Visiting the Sick
Bikkur cholim, visiting the sick, refers to the mitzvah, the obligation, to visit and extend aid to the sick. It is considered an aspect of benevolence, selflessness, and loving-kindness. Here, we explore it from the perspective of visiting when death is imminent.
“We walk along with those we serve in the course of their journeys through suffering, illness, change, and joy. Like Miriam, who stood and watched as baby Moses sat in his basket on the banks of the Nile, our greatest gift is sometimes simply being present alongside our people. We join them, at times offering encouragement or concrete help, at other times simply witnessing their endurance, their pain, and with God’s help, their resiliency … We meet the people with whom we work, in the words of the Torah, ba’asher hu sham (where he or she is), in whatever they are experiencing, wherever they are…”
– Rabbi Dayle Friedman, Jewish Pastoral Care, 2nd edition
Bikkur cholim is an act of simple kindness. It is giving of one’s self to aid another who is in need of help. Anything we can do to help lessen the suffering of another is a kindness.
One aspect of this holy work of visiting those who are ill is coming to terms with our own health challenges and mortality.
Start by trying to understand your personal death awareness by taking a moment and recalling the number of times today you’ve thought about your own — not someone else’s — limited span of life.
Maybe you think about your age and evaluate your own progress towards certain life goals. Or perhaps you briefly experience fear of death. Some days you may act and think as if you’re going to live forever. The purpose of this exercise is to raise your personal death awareness so that you may begin to perceive an entire range of choices about your life and death that you might not have been aware of.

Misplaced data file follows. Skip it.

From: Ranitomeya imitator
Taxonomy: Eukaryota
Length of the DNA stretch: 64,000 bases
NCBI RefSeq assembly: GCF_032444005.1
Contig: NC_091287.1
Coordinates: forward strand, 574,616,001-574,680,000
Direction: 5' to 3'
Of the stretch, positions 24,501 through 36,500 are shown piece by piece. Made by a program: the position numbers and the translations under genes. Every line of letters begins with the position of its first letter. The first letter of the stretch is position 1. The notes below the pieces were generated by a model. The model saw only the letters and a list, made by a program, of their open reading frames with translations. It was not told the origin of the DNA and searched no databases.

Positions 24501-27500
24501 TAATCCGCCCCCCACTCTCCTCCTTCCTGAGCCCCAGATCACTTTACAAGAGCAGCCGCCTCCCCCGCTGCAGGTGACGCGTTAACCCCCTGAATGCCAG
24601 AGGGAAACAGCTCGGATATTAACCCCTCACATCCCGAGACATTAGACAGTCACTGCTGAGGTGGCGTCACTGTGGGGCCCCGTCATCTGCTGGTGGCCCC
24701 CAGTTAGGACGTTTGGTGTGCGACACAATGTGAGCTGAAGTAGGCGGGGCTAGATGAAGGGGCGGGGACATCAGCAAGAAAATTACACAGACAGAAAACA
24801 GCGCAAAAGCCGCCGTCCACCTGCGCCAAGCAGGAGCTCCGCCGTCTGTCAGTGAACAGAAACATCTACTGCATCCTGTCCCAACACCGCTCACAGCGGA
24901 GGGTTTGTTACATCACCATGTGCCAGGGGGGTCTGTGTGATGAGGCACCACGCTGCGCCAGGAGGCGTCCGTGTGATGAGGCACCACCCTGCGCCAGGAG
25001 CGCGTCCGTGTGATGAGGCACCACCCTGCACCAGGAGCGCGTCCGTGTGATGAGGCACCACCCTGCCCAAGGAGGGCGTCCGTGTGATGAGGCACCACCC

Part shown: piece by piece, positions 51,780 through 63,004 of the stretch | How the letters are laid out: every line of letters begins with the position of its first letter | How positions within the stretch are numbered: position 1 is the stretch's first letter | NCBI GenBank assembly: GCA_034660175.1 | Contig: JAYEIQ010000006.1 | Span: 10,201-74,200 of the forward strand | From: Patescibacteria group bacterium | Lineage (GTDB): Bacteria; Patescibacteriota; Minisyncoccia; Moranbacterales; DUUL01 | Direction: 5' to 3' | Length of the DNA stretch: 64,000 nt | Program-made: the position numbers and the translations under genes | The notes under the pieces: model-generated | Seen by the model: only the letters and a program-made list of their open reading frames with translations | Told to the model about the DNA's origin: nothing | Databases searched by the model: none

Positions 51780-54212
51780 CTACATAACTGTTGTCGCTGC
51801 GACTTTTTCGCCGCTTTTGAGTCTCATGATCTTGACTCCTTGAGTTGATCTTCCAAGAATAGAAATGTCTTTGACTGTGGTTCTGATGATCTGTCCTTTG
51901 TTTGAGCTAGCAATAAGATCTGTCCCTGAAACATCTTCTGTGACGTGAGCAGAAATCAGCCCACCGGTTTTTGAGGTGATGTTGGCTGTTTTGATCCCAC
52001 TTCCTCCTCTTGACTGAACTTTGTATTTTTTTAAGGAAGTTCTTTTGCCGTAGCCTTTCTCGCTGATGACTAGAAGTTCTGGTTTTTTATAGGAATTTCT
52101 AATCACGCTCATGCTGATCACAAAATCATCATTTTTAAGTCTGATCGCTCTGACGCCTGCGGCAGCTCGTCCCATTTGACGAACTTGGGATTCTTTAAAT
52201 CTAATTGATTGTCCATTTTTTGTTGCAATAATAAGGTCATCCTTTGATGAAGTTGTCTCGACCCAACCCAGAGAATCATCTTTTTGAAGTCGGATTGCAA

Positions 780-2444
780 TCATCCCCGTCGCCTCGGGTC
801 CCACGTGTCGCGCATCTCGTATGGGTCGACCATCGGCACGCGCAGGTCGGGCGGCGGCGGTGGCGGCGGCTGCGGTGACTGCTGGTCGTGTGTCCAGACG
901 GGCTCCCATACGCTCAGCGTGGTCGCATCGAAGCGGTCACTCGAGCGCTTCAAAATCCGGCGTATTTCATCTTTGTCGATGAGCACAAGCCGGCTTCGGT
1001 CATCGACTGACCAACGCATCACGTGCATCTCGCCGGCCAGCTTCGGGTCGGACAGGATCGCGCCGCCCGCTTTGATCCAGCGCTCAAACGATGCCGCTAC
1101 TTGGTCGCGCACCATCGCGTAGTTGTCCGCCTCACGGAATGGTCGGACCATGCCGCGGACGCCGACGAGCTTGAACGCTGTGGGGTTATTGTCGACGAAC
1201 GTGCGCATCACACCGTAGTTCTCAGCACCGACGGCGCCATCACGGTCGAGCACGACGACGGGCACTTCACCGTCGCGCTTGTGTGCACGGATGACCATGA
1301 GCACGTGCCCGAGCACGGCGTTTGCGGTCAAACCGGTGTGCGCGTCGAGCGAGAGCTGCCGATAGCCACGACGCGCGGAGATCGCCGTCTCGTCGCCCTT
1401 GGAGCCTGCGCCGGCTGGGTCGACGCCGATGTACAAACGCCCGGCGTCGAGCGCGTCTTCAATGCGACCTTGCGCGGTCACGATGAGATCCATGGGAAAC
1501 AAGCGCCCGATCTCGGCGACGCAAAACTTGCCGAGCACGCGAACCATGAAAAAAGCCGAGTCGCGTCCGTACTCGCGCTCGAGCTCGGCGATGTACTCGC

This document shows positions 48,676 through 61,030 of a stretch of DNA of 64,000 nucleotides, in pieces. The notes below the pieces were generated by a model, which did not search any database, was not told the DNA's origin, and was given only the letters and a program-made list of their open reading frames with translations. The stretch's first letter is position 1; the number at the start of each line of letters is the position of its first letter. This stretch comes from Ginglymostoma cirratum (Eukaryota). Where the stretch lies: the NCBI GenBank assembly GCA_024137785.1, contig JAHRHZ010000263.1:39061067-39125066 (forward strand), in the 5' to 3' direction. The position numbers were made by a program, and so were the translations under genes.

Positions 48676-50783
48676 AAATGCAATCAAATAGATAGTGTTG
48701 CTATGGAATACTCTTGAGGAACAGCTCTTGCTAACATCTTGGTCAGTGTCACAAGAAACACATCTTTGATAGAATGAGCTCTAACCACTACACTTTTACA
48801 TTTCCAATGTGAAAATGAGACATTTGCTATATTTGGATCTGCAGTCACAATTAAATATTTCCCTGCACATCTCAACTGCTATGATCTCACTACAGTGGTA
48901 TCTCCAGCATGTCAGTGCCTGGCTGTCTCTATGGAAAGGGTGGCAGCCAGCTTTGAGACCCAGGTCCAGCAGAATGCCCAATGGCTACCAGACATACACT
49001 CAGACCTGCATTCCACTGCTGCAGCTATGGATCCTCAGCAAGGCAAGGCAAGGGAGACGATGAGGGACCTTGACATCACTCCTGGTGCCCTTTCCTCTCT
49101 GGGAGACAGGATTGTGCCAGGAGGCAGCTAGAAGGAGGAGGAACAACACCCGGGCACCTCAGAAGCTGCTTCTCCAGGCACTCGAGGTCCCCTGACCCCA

From this perspective of humble awareness of one’s own limitations and mortality, we enter the world of those who are ill, and try as best we can to be there to support them, where they are, as they are, as who they are, while they navigate the challenges facing them.
At times, our quiet presence is enough, as an open heart provides tremendous support.
At other times, we might read, sing, or pray with a patient or loved one. Acts of compassion make it possible for us to endure the painful limits and losses.
When visiting someone who is sick the Mi Sheberach is a common prayer that is said. It is a prayer for healing of body and soul. We wish that those we love be not in pain physically or emotionally.
When death is imminent, it is appropriate to include the vidui (“confession”) prayer in support of the dying person (goses).
Rabbi Stuart Kelman writes, “The traditional function of the vidui at the end of life is to provide words for the person who is in the process of dying.”
Alison Jordan, RN, MS, MFT, writes, “The Vidui provides an opportunity to unburden a heavy heart, return to a sense of hope for wholeness, and to let go of life peacefully. I continue to study the notion of death as atonement. In the meantime, death is seen as a natural and G-d given experience to be encountered and met, hopefully in the comforting presence of others. Wholeness of healing is understood not in physical terms, but as redeeming acceptance, reconciliation, and peace.” Alison’s website Vidui Variations offers a variety of types of vidui prayer.